Call for Papers
Theme: Nationalism and International Order
Type: International Conference
Institution: Leiden University
Location: Leiden (Netherlands)
Nationalism is commonly regarded as posing a challenge to
international stability and regional and global order more generally.
Arguably, nationalism encourages narrowly defined and zero-sum
security policies; it works against compromises and consensus; it
undermines international trust and cooperation. Nationalist movements
and states are considered to pose serious challenges to existing
states and international order.
However, there is much to be said for the opposite too. Enshrining
the corner stone of international relations — the sovereignty of the
national state — nationalism possibly contributed more than any other
political idea to the development and the stability of international
order. Euro-scepticism, secessionism or irredentism and other
manifestations of resistance against national and international
integration do not alter the crucial role of the national state in
international relations, or of the global system as such.
In other words, we are left to wonder what implications nationalism
precisely has for the future of international cooperation and
multilateralism, of regionalism and the international order writ
large. Nationalism has been an under-theorized concept in
International Relations research, leaving us scant guidance as to how
to understand major challenges in current international politics.
This conference aims to fill this gap. It intends to take stock of
existing ideas on the nexus between nationalism and international
order; it aims to identify major gaps in empirical research; and it
aspires to contribute to the theorization of international relations
and global politics.
We conceptualize international order as an actor-driven process of
ordering, which unfolds according to the distribution of material
resources in combination with the ideational preferences of major
actors. The argument for focusing on nationalism rests on three
prongs: its importance to international order, the relative lack of
coverage of the topic in current literature, and its relevance to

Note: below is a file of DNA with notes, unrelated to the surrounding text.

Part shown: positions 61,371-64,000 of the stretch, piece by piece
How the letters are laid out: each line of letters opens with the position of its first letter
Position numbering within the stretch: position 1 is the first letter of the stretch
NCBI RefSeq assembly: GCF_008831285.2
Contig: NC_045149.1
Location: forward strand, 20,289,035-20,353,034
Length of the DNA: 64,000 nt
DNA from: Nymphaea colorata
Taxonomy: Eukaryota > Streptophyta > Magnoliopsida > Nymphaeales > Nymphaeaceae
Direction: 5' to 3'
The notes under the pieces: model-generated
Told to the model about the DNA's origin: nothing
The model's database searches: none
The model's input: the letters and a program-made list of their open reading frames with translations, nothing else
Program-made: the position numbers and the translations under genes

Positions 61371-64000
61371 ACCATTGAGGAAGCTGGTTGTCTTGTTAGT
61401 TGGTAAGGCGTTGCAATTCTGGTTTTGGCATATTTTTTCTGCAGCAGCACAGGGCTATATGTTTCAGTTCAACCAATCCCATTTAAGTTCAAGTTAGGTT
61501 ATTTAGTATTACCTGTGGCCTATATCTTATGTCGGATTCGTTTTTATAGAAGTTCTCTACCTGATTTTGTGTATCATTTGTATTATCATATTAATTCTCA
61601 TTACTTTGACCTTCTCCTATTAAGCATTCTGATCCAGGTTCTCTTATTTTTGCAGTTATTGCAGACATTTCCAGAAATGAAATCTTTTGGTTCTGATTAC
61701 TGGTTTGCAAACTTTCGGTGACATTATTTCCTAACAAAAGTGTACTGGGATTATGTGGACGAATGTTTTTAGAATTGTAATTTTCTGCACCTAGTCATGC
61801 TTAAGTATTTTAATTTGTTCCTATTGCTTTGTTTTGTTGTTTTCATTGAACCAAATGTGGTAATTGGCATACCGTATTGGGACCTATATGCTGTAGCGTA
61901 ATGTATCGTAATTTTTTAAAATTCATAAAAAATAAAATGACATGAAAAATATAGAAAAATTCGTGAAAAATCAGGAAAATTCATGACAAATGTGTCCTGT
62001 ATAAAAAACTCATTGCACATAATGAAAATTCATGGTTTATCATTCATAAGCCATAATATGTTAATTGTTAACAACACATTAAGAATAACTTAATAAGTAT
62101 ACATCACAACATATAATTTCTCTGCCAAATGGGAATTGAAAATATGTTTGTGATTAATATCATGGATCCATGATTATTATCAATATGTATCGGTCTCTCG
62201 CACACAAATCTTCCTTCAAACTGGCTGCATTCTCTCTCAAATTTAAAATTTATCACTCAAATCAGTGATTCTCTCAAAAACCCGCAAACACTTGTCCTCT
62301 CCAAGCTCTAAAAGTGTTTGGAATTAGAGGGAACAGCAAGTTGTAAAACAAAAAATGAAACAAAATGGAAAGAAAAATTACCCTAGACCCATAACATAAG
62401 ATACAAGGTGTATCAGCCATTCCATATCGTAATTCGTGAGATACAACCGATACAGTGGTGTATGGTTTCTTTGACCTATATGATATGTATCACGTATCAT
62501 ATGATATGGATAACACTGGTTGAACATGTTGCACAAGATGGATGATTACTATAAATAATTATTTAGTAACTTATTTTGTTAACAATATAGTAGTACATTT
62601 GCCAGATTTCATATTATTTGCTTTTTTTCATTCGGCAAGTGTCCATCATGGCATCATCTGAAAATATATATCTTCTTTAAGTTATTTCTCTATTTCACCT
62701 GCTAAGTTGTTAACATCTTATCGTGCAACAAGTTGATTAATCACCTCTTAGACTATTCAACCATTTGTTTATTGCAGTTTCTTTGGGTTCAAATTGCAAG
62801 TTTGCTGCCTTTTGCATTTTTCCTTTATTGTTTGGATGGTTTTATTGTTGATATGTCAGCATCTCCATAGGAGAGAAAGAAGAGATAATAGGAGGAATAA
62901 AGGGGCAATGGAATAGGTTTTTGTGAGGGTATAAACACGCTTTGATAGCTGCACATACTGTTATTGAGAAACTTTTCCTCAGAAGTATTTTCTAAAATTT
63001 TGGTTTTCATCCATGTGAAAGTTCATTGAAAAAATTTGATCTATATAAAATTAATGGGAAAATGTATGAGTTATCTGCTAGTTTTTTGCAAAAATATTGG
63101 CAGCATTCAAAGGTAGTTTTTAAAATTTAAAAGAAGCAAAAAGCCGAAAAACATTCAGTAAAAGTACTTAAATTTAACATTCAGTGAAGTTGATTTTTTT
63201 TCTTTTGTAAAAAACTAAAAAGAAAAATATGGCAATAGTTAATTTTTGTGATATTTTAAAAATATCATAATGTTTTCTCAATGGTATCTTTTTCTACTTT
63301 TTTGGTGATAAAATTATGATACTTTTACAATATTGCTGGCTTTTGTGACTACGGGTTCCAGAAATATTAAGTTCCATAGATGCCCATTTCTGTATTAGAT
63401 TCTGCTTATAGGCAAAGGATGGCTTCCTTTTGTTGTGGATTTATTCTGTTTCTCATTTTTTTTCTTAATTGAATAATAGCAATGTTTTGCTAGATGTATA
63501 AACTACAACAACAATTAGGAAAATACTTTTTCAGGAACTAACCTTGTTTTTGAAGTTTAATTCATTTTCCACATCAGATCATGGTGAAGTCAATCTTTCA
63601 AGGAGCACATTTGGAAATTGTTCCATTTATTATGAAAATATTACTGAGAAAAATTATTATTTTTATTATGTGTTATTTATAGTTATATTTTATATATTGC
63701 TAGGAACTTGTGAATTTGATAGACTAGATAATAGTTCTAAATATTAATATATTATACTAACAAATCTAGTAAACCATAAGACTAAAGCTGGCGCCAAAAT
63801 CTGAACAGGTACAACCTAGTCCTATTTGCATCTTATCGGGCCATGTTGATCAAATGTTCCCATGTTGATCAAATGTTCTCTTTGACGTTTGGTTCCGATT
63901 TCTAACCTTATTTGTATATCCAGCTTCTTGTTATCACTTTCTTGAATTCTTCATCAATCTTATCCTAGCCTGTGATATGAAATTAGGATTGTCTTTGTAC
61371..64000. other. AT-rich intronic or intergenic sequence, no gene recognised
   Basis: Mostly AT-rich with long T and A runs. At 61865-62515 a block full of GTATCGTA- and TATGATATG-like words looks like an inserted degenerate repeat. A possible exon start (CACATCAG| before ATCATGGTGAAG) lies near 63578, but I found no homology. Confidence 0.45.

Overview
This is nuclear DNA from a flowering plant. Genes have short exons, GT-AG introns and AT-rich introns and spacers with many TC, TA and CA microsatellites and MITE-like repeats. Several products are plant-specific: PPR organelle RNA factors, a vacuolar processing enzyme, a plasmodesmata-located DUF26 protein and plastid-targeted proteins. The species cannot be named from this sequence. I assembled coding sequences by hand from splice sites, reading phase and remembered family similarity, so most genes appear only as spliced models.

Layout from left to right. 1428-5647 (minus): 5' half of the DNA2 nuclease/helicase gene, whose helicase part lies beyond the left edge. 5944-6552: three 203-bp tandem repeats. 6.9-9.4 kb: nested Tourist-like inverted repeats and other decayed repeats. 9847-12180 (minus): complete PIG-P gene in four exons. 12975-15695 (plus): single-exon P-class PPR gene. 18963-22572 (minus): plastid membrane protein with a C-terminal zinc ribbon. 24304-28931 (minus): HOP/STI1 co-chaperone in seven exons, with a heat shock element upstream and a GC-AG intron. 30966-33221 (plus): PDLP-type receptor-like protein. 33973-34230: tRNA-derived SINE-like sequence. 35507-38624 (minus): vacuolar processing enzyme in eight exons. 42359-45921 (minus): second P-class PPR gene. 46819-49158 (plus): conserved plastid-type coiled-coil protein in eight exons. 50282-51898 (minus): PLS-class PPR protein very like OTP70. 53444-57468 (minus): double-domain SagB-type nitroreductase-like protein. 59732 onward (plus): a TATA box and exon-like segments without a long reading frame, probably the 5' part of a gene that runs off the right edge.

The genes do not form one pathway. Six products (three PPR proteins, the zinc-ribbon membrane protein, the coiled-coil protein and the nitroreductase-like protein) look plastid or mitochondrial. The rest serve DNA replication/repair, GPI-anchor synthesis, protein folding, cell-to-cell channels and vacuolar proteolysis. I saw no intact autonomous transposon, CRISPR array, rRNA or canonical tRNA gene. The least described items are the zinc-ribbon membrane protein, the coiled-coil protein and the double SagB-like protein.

contemporary international affairs. Our notion of nationalism
encompasses broader concepts of group identity (based on
civilization, cultural, racial, or other exclusive discourses) and
how they have influenced regional and international order. This
allows us to extend our zone of inquiry both temporally and
spatially, exploring examples from before the modern era
(nationalisms before nations) and from outside of the West. We are
also explicitly interested in exploring notions of nationalism among
non-state actors. Modern communication technology creates the
possibility of imagined communities which transcend or ignore the
borders of territorial states, which we consider as a fascinating,
alternative way of understanding the challenge posed by nationalism
to the current international order (ISIS being a recent example).
In general, nationalism is under-theorized and explored in IR
literature. In 1993 James Mayall deplored the ‘absence of an
authoritative account of its international impact’, and one has yet
to emerge. There are still few comprehensive attempts to take stock
of the insights of nationalism literature on international relations.
There does not exist any systematic, comparative explanation of how
various IR theories have dealt with the issue of nationalism and
recent major synoptic treatments of both nationalism and of IR theory
more broadly do not explicitly discuss their interrelationship.
Professor Andrew Hurrell, University of Oxford
Structure of conference / publication
Papers can be categorized as belonging in one of three sections:
theory, themes and cases.
- Theoretical papers are reflections on how nationalism is treated in
existing theoretical or scholarly traditions, especially in IR. We
also entertain papers discussing the relationship between nationalism
and international relations in Western or non-Western philosophical
traditions more broadly.
- Thematic papers may consider the relationship between nationalism
and particular facets or ‘institutions’ of international order,
including war, terrorism, balance of power, and multilateralism.
Thematic chapters could also discuss the relationship between
nationalism and other ideational factors relevant to international
order (race, religion, etc.) or with broader concepts in
international politics (globalization, regionalism, security,
- Cases will be considered on the basis of: (a) contribution to
understanding the broad relationship between nationalism and
international order, from contemporary and historical perspectives;
(b) contribution to enhancing our understanding of the plurality of
ways ‘nationalism’ can be understood, and hence its possible
relationship to order; (c) achieving a broad geographical coverage,
especially insofar as not concentrating on the West.
The conference will take place from 21-23 November 2018, at the
Humanities Campus of Leiden University, Leiden, The Netherlands.
Dates to remember:
- February 15, 2018: Call for proposals closes
- March 1: Notification of acceptance
- October 31: Conference papers should be submitted
Papers should contain: name, address and affiliation of the author,
title of the paper and brief description (one page). Proposals
should be emailed to: nationalismconf(at)gmail.com
Limited financial support will be available for a number of
attendees, particularly doctoral students and early-career scholars,
based on need. Please indicate if you would like to be considered
For more information, please contact:
Institute for History